16 November 2016

How does someone "take ownership" of my needs ?

What does it even mean?  I've been seeing this inquiry on various feedback documents - this one after a successful tech upgrade yesterday.

I understand why this happens.  This company, like every other one, outsources its online "help" service to third-world sites and uses feedback to weed out the unsatisfactory temporary hires.

But "taking ownership of my needs" sounds like I've been interacting with a sin-eater.  And why a 10-point scale, forcryinoutloud?  And get off my lawn; I'm grouchy this morning.


  1. Serious answer, though I'm not sure if that's what you're looking for: It's industry jargon. It's pretty important in tech support to determine who 'owns' the problem, otherwise everyone assumes someone else is responsible and issues slip through the cracks. My workplace had to clarify that first-level support people 'own' a problem from the time it comes in to the time it's resolved, and that if there are higher levels of tech support involved it's still the first person's responsibility to coordinate the fix and make sure it gets done. A non-jargon version of the survey question would be "how satisfied are you that the chat representative took responsibility for solving your problem?"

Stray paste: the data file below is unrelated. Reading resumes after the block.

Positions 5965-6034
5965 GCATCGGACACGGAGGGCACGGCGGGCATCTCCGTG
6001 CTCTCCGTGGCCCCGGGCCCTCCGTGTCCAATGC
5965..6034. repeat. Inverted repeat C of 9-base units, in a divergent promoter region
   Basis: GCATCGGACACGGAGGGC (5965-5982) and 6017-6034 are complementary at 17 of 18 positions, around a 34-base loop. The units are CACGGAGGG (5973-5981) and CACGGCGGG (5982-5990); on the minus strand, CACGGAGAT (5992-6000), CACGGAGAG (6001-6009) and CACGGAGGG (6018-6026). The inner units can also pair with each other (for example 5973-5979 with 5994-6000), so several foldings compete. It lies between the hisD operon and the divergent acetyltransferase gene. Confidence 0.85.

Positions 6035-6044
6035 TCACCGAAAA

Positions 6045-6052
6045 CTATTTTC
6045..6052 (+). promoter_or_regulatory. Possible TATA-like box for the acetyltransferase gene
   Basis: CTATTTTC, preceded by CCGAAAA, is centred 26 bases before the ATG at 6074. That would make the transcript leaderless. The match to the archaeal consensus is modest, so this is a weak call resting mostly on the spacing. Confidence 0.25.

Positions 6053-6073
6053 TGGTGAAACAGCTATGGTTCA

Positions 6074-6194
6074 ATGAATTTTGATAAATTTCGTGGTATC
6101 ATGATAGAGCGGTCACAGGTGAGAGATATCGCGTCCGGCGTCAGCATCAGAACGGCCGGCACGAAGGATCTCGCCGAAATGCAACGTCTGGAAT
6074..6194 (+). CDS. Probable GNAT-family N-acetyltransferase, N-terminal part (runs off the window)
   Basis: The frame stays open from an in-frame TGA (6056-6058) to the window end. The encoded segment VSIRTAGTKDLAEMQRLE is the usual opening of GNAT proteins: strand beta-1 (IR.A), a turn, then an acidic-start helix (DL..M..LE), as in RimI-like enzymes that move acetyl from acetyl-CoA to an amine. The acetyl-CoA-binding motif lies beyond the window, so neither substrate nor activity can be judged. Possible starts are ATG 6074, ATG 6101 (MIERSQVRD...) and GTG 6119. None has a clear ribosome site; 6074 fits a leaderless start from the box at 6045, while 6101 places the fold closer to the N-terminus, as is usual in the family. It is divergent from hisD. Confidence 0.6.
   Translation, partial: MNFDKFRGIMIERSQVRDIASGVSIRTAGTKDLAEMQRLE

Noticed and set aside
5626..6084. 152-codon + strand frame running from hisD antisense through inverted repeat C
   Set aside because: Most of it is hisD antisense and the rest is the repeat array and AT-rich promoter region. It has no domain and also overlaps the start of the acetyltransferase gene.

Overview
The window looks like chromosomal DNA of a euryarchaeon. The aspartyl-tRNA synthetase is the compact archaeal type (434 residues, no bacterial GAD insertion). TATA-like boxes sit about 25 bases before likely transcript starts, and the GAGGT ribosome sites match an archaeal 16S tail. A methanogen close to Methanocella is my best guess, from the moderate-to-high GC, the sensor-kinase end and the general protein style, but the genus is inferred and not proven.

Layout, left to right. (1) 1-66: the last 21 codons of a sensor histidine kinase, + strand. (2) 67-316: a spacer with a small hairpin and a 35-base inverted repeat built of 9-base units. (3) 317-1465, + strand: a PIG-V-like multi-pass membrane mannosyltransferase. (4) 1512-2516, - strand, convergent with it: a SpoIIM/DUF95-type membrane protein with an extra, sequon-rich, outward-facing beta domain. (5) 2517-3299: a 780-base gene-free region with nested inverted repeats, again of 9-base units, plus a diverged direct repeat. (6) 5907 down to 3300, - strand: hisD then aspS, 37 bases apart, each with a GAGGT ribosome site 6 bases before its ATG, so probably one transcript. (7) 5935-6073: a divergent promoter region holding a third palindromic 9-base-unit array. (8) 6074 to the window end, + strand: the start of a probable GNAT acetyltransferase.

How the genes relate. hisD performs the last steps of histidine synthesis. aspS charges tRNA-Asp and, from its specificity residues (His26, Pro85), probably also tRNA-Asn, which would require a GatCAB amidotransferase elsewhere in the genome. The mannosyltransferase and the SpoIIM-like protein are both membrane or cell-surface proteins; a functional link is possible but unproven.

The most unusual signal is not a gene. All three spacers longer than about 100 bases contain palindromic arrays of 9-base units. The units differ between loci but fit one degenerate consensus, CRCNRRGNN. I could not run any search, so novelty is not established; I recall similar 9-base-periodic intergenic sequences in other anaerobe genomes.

Kids, lawns, etc. Business jargon sucks.

  2. Yup, its the new buzzword in business. Associates are supposed to "take ownership" of the problem and ensure that its fixed, or the product found, or whatever. I didn't realize they'd gone so far as to put it in the customer surveys though!

    1. It's not that new (see https://books.google.com/ngrams/graph?content=take+ownership&year_start=1800&year_end=2015&corpus=15&smoothing=3&share=&direct_url=t1%3B%2Ctake%20ownership%3B%2Cc0). Its major period of rise was during the dot-com boom of the mid-90s. It's fairly reasonable to see a spread into customer surveys at this point.


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